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More than business

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In software, patents don't just affect businesses.

[edit] Practitioner profile

(Can you help? this section needs review. I just copied it from Abandoning software patents? (with permission from the author, me.))

To see how different software is from most patentable fields, you just have to look at the practitioners. There is a small number of large companies with well known products, and there is a mass of small companies. The low cost of entry to software development means the number of small companies is particularly large, but we'll leave that aside to look at a bigger difference. In most patentable fields, this pyramid of big and small companies describes how products are made. If this were true for software, then the decision of patentability would be an economic decision, and some costs might have to be reduced, but there'd be no fundamental incompatibilty. But in software, this is only half the story.

In software, unlike in other patentable fields, there are two additional categories of developers. The first is the software developers that sit in the IT departments of every medium sized company. They're the folk that keep the emails flowing, who make internal software, extend software bought by the company, and who run the website. The second group is individuals, informal groups and communities who program for their own benefit or for social reasons such as providing alternatives to software seen as overly restrictive.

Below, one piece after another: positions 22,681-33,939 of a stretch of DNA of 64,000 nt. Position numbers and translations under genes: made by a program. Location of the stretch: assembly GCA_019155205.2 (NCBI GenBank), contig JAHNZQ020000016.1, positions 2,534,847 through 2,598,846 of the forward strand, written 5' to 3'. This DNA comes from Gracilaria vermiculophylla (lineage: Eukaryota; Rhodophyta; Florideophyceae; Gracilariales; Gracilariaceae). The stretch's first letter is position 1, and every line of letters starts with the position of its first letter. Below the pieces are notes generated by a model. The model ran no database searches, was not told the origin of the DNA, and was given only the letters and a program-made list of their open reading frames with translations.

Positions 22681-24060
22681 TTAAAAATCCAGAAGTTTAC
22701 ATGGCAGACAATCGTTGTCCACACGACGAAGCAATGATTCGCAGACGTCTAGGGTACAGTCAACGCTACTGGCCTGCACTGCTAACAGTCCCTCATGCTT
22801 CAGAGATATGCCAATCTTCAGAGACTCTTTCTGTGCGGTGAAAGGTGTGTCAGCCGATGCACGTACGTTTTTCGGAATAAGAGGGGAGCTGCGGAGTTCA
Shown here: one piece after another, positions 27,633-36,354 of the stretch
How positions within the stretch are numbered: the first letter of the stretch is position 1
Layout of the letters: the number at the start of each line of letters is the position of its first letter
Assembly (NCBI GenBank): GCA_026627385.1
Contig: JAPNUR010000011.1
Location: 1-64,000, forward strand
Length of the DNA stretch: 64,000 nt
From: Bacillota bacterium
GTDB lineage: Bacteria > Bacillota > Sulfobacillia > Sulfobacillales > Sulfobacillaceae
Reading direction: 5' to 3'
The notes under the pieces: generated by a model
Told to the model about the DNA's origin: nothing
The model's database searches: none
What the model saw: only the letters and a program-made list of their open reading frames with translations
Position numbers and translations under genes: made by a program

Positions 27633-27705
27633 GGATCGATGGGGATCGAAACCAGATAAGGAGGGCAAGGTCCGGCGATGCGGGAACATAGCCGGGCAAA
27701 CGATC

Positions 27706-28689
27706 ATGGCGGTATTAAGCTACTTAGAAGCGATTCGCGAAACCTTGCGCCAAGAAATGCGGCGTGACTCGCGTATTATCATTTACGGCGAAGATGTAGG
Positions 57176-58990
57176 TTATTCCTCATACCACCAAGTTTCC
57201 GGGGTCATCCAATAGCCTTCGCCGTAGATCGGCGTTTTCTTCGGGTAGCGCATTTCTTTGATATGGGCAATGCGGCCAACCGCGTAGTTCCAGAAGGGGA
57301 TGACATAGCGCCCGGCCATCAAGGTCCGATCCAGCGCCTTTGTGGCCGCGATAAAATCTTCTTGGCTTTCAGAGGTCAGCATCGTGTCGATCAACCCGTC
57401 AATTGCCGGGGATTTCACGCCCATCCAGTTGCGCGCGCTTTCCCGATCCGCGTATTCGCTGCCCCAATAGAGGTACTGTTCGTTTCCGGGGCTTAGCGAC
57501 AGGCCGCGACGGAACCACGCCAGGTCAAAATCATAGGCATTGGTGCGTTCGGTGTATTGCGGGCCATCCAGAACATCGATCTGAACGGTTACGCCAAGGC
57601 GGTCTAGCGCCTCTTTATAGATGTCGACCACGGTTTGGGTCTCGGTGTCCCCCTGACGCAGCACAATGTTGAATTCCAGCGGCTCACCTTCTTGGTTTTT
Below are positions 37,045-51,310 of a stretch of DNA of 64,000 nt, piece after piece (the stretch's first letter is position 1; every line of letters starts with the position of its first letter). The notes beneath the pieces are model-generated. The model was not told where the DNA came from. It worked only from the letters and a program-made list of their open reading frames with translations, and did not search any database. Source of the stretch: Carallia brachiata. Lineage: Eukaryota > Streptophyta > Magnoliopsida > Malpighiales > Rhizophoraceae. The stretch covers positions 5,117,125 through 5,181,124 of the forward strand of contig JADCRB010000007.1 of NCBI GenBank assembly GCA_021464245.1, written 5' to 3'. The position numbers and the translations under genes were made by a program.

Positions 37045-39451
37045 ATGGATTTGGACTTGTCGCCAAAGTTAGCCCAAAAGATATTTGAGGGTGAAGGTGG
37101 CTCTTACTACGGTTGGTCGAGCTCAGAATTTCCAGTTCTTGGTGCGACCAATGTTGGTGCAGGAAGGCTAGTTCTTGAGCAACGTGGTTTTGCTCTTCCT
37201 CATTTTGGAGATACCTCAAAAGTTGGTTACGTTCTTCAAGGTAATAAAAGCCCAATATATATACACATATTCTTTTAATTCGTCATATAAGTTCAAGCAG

The existence of these two categories changes everything because it's obviously unreasonable to require them to work within the patent system, and it's unjustly restrictive. Not only are patent incentives obviously not necessary to motivate IT departments to fix problems, the timeline and budgets are orders of magnitude out of sync with the speed and costs of writing software. When a company manager reports a website problem, they don't expect the IT department to reply about first seeking legal advice for a patent search, and they don't expect to later have a bill from a patent holder because of the way in which the IT department happened to fix the problem.

For user communities programming to suit their own needs, the costs and timeline are also unreasonable, but there is also the bigger problem that the patent holder gains veto power over the distribution of the software. If the software is written for the purpose of having a freely redistributable program, then this third-party veto spoils the developer's efforts. There will be no direct profits from which to offer royalty payments, so the result is a lose-lose situation where the developer's goal is blocked, and there's isn't even anything in it for the patent holder (although the patent will still be enforced to sink the piece of software so that computer users are pushed toward a program which will pay royalties to the patent holder).

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